When we hear “communion” or “eucharist” or “the Lord’s Supper” we think of the Sunday sacrament. Today, it’s celebrated with a small morsel of bread and a bit of wine. But, in the 1st-century, it was a complete meal that brought God’s kingdom into the present. Whereas, today, we think of communion as something personal (me and Jesus), the biblical image is one of justice and equality. It was an image of community life, rather than individualistic piety, where God has already started to put things right.
- The prophet Isaiah had a vision of what the world will look like when God comes to put everything right. It will be a grand banquet where all nations recognize the God of Israel and he brings justice to the world by making sure there is enough for everyone. This is Isaiah’s Kingdom of God.
- The early church, as preached by Paul, made Isaiah's future Kingdom a present reality through table-fellowship. By including everyone in this meal, who was willing to submit to the Law and live as if circumcised in heart, they were able to demonstrate the community’s communion with God and one another.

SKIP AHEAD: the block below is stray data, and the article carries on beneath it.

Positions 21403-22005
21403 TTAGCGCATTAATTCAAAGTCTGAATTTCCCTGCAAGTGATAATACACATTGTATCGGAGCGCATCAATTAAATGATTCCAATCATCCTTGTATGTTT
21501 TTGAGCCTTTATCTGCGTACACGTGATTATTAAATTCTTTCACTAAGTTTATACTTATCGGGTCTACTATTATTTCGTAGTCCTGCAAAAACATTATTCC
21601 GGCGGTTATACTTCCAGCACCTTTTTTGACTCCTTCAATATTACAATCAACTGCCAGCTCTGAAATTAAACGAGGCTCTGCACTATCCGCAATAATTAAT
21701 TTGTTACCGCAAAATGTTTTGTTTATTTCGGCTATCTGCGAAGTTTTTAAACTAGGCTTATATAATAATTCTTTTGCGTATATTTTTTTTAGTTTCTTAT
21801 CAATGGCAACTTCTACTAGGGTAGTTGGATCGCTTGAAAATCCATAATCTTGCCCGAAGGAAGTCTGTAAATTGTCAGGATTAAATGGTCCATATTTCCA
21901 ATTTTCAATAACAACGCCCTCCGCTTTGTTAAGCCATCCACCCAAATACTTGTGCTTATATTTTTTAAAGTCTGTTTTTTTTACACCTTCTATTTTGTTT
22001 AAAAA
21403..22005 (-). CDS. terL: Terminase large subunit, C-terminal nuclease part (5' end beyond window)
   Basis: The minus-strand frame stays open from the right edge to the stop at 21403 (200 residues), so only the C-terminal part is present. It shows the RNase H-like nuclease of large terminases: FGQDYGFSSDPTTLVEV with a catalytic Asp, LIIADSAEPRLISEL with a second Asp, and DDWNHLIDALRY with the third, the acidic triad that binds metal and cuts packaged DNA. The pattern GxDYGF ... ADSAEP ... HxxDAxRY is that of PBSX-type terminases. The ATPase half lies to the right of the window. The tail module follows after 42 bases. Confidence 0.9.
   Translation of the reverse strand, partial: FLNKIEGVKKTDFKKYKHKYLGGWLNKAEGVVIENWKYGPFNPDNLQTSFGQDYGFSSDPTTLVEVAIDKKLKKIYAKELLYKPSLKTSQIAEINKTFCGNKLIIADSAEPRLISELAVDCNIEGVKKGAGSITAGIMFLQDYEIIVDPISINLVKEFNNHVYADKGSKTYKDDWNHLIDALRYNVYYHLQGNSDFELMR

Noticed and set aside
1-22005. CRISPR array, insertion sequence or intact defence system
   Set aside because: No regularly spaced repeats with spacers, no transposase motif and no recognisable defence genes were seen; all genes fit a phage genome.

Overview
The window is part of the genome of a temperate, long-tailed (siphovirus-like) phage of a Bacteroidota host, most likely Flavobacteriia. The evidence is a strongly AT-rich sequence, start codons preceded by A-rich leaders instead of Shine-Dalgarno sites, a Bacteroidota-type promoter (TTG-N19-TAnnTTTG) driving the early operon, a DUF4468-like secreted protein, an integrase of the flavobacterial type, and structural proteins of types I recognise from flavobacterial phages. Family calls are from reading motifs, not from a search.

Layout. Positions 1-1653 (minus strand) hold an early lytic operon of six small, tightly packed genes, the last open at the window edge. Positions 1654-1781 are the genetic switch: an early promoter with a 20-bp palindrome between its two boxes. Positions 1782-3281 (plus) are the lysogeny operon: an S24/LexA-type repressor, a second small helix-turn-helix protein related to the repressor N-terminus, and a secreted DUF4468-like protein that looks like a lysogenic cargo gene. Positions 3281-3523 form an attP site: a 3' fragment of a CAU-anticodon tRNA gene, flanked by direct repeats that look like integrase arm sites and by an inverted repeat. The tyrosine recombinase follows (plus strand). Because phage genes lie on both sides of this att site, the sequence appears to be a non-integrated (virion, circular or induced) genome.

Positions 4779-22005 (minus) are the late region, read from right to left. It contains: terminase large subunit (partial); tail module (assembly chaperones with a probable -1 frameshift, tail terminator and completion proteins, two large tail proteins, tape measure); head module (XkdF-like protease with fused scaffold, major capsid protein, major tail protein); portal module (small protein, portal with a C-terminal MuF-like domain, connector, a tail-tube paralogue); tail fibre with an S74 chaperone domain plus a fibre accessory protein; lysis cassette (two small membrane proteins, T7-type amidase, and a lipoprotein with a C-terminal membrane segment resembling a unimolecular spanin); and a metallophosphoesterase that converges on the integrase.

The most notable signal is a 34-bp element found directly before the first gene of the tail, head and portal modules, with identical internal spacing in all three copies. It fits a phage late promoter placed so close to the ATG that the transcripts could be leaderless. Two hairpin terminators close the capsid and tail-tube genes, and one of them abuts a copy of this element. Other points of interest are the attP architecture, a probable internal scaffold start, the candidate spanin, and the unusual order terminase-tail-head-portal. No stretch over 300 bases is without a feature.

- However, this communion was threatened by both Judean and Gentile culture. The Judeans threatened it by insisting that Gentiles practice Judean observances of the Law, such as circumcision, Sabbath-keeping, and food-laws. The Gentiles threatened it by insisting on celebrating table-fellowship through Roman banquet practices that divided people into stations.
- However, when everyone partakes of the same bread—that is, the teaching given to us by Christ, which is the bread of life—then it’s possible to overcome the obstacles and bring the kingdom into the present.
What is The Way?
Fr. Dustin Lyon explores scripture to rediscover Christianity so that we can walk in the Way of the Lord.